Presentation by the Minister and the Department of Trade, Industry and Competition of
Management of the Department of Trade, Industry and Competition
Minister Ebrahim Patel informed the Committee that on 30 April 2021, DG Lionel October finished his last day at dtic after a career of 20 years. He served two terms as DG, i.e. ten years, and had been a strong and capable leader of the team. Mr October joined the Department as a Chief Director of Industrial Policy in 2001, served as the Deputy Director-General responsible for Enterprise and Economic Development. He was appointed dtic Director-General on May 1, 2011, and had served two terms of office. He had spearheaded key industrial and enterprise development policies, such as the National Industrial Policy Framework and Action Plan, the re-imagined Industrial Strategy and the development and implementation of broad-based black economic empowerment legislation, and the development and growth of the SEZs, besides others.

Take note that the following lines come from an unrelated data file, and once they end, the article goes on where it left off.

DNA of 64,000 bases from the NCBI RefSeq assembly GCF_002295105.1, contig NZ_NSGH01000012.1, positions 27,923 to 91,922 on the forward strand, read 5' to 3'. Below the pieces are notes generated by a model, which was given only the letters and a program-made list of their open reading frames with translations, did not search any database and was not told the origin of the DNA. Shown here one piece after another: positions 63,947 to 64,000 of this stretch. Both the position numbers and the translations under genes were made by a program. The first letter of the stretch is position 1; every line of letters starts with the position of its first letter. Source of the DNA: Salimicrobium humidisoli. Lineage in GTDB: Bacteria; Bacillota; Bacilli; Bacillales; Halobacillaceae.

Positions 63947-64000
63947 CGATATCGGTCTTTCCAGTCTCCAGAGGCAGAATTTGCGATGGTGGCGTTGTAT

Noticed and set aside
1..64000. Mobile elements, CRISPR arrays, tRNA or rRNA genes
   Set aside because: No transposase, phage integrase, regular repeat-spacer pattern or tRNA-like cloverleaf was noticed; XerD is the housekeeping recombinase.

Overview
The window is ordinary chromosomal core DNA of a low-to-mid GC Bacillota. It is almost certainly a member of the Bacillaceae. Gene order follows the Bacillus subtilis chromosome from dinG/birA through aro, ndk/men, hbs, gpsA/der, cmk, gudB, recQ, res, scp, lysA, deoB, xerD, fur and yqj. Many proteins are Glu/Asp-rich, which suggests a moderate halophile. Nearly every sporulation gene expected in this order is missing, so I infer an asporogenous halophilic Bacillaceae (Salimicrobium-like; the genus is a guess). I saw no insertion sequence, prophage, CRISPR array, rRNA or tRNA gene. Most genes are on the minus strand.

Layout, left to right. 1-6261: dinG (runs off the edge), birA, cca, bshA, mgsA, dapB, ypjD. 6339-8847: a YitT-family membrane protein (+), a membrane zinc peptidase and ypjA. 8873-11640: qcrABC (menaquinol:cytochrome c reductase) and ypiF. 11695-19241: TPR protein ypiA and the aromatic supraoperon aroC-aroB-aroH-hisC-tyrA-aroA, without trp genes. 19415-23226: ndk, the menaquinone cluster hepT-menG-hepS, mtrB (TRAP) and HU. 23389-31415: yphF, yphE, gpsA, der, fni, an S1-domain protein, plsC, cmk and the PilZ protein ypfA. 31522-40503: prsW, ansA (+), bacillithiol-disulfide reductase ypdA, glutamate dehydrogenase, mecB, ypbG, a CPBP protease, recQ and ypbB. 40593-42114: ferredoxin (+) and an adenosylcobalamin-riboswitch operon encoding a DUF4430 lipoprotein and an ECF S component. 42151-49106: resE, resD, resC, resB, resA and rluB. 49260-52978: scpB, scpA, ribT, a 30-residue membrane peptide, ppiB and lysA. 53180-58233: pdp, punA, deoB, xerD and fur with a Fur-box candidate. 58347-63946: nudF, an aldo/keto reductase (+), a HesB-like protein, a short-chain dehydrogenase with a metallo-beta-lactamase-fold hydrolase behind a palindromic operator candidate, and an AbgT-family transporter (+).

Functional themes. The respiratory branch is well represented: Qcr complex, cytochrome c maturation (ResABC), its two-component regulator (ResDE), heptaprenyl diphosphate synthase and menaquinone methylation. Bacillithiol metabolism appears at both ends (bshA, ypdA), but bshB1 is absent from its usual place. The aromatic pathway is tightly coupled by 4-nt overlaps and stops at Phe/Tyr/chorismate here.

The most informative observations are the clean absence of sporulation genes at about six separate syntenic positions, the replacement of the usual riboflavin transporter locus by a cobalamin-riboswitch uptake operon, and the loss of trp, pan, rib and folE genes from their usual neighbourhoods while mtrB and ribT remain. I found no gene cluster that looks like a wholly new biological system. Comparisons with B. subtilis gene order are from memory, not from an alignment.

Mr October had served government with distinction over the past 20 years and had developed deep experience and insight into a range of policy matters, including industrial policy. He had also been responsible for highly-effective implementation strategies in the range of areas that he led in government. He had driven, in the past two years, the revised Strategic Economic Zones (SEZ) strategy adopted by Cabinet in 2019. He had rejuvenated the SEZs and driven Black Empowerment. His contribution to the state had been very significant.

At end of his second term, Mr October had graciously accepted a position as the head of the new Special Economic Zones (SEZs) unit to be established at the Industrial Development Corporation from 1 May 2021. A loyal and dedicated public servant who has served government with distinction, Lionel October would also act as an adviser on industrial policy and related matters to the Ministry. It was a big shift for the team but the Minister had felt that it was important to have someone with the necessary experience and insight to carry out those functions.

The Department was commencing processes to appoint a new DG. The Minister had appointed a transition team to manage the work over the transition. He had appointed three people to the team that had a strong gender profile: Malebo Mabitje-Thompson DDG: Industrial Financing, Shabeer Khan CFO, and Lerato Mataboge DDG: Export Development, Promotion and Outward Investments.